Cambridge,  D.,  Kaplan,  S.  & Suter,  V.  (2005). Community of practice design guide: A step by Step Guide for designing & cultivating. Retrieved  from:  https://www.educause.edu/ir/library/pdf/NLI0531.pdf

Knox, B. (2009, December 4).Cultivating Communities of Practice: Making Them Grow.  Retrieved from https://www.youtube.com/watch?v=lhMPRZnRFkk

Wenger, E.(2000).Communities of practice and social learning systems.Organization,7(2), 225-246

6 thoughts on “My Communities of Practice

  1. Thomas.
    I feel your community of learning is missing the main component… the students. You have mentioned many groups and organisations that you work with and I think that as your investigation widens (into activity 2 and 3) you will need to acknowledge the school community and wider community that the students come from. I see your role in your school community is of special significance and hope that your Mindlab studies and conversations continue to inspire those around you. Peace.

    • Thanks Stephen,

      Good point. My students are all female and are educated within the school’s Roman Catholic tradition. The students are high achieving, often competing on par in NCEA with fully private girl’s colleges. There is an expectation among the school community that the students work hard and succeed to a high standard. Of course, this places a large amount of stress on the students and the teachers involved in their education. We also cater to students with special learning needs and those students who struggle academically, often finding them appropriate pathways that are not part of the traditional academic mold.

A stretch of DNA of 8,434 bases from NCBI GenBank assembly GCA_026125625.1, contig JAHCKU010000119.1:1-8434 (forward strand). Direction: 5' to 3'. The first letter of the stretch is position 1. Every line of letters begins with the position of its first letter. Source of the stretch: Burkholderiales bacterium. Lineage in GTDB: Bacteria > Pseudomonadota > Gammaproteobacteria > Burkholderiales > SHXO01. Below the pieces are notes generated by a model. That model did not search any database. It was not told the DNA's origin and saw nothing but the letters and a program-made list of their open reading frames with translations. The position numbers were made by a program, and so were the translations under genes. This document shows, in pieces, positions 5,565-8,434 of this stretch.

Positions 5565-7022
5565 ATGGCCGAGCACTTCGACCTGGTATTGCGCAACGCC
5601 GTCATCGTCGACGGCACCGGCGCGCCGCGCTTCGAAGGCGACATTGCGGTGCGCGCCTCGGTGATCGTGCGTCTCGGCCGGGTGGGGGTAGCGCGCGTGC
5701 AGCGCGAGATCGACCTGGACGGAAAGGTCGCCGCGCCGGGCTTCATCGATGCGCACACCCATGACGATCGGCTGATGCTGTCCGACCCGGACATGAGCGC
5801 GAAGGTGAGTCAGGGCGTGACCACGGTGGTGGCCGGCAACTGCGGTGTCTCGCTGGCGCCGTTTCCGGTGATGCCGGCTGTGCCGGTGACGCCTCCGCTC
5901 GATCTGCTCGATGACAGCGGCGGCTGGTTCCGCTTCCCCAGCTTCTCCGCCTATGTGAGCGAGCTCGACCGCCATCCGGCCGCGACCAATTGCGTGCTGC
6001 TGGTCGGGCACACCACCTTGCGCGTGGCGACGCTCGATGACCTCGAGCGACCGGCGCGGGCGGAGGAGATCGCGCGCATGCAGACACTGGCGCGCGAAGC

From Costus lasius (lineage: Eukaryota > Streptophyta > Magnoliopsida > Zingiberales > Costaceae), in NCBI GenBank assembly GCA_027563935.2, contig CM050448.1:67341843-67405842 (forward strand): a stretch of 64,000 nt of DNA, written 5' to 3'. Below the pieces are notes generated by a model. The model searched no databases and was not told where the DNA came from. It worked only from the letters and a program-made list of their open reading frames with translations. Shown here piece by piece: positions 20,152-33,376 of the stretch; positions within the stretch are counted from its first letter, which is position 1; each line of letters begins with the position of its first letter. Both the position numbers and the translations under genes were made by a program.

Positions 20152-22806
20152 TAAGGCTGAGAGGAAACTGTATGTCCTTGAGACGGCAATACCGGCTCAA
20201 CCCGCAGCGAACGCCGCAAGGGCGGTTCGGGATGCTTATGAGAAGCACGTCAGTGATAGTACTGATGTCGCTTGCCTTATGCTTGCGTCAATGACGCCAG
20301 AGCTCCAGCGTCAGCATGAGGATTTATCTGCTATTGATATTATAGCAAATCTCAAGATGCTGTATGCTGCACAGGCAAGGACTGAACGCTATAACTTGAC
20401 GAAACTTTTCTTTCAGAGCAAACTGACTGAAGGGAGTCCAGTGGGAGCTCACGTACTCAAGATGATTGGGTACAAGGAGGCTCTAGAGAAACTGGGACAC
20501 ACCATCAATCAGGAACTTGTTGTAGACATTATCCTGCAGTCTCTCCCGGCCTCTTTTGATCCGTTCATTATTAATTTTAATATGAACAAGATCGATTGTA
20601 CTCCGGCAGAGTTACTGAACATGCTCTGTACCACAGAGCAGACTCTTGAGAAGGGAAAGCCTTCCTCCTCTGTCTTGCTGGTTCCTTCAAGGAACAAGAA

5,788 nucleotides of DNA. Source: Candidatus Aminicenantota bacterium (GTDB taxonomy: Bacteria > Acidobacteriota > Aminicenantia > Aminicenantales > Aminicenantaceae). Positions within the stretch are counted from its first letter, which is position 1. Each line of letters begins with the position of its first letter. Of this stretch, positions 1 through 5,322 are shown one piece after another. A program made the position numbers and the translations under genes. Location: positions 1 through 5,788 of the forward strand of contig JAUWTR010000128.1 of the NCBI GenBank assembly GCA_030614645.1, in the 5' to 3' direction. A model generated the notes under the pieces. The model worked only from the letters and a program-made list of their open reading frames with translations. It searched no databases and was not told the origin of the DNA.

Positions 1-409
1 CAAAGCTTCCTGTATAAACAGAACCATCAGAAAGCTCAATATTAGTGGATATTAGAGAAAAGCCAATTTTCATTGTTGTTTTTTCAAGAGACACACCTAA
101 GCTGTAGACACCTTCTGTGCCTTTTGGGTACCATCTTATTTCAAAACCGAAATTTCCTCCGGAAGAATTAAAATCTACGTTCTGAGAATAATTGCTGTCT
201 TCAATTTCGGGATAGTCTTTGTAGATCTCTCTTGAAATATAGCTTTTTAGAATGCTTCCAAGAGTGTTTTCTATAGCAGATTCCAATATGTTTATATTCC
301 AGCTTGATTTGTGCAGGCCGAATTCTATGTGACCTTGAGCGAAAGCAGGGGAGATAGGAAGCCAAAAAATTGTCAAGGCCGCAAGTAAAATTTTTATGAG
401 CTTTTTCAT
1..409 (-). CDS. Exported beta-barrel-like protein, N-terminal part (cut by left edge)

2. The flipped learning community sounds interesting Have you put the flipped learning into practice at all and how has it been received by the students? This is an area I want to develop but on the brief times I have set tasks they were not completed. Would joining such a community enable or support through these kind of issues?

    • One of the eye opening aspects of being involved in the Flipped Community was the realisation that the concept of flipping the class was not as much about getting the students to watch a video at home, and more about what was happening within the classroom. At its heart, a flipped environment is literally a move away from a teacher centred environment, to a classroom where the teacher facilitates learning around the students’ needs and requirements. In this way, you don’t have to rely on educational experiences outside the class, and you can tailor specific times within the class for basic comprehension activities.
      So yes, making inroads with the community was massively beneficial to my understanding of the flipped classroom.

    • It’s hard to say Chris, I can be quite stubborn and will push on with changes if I think they will be beneficial in much the same way as some staff refuse to change their pedagogical approaches. Having a future focused HoF does provide support in that I have somebody to chew tobacco with and bounce ideas off. I think that going forward, being able to work as a team will create a better approach to my classroom practice at a faster pace. Plus, I can appropriate all her fantastic IT platforms into my own lessons!